Your spouse does not need to live in Nevada to use 3StepDivorce™. After you have printed all the divorce paperwork, you simply mail the documents to your spouse and he or she signs them. After your spouse returns them, you file in your local county court.
Very often divorcing spouses live in different states.
What are the grounds for filing a divorce in Nevada?
You must choose one of the following grounds to divorce in Nevada. Without instructions to the contrary, Nevada 3StepDivorce™ automatically selects the most common ground used for uncontested actions. However, if a different ground is desired, our support team makes the changes upon request.
The grounds for divorce in Nevada are as follows:
No Fault: 1) when the husband and wife live separate and apart for one year and 2) incompatibility.
Fault: Insanity for two years before the commencement of the action, but the court requires corroborative evidence.
How long does a divorce take in Nevada?
Once the divorce paperwork has been filed in court, it usually takes 30 to 90 days for a divorce to be final. The start to finish time of the divorce may vary depending on the caseload of the court and the availability of judges to sign the final Decree of Divorce.
3StepDivorce™ saves time because all lengthy delivery times are eliminated when you print your documents from your computer. You control revisions and reprintings as necessary.
Do I have to appear in court?
In Nevada, a divorce hearing is not typically required unless you and your spouse have children. If there are children involved, a short hearing, generally about 15 minutes, gives the court an opportunity to make certain that you understand the parameters of custody, visitation and support that are ordered as part of your divorce.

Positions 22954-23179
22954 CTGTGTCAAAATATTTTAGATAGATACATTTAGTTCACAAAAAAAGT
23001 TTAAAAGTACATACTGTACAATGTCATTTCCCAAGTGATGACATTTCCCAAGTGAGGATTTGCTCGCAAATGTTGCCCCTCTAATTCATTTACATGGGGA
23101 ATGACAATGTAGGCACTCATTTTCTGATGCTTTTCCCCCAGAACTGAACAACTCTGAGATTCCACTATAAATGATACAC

If there are no children, the process in very streamlined. Since you and your spouse are in agreement, there is nothing for the court to decide.
After my divorce, how long do I have to wait in Nevada before I can remarry?
There is no mandatory waiting period in Nevada.
Does Nevada permit a name change as part of the divorce?
Yes. 3StepDivorce™ includes a protocol for the wife to take back her former or birth name as part of the filing. It is easier to effect a name change during the divorce rather than after the divorce is finalized. Name change questions are part of the account, and divorce documents are prepared appropriately.
Does Nevada 3StepDivorce™ address the division of our property and debt?
Separate and marital property and debt is identified and addressed in your 3StepDivorce™ account. A series of questions itemizes property and debt, dividing and allocating both. The answers become part of the divorce documents, so it is clear to you, your spouse and the court how assets and liabilities have been divided.
Will I be able to address our retirement accounts?
Yes. You answer a few questions dealing with individual retirement accounts. You have the option of waiving rights to each other's account(s), or dividing any marital portion of an account by a specific percentage or a dollar amount.
What about the marital home?
Once again, a few questions inside your account deal with the disposition of the marital home. All possible scenarios are covered -- sale, planned sale, transfer from one spouse to the other, and co-ownership.
A home is often the largest asset a married couple has, and a significant portion of the divorce documents deal with this asset.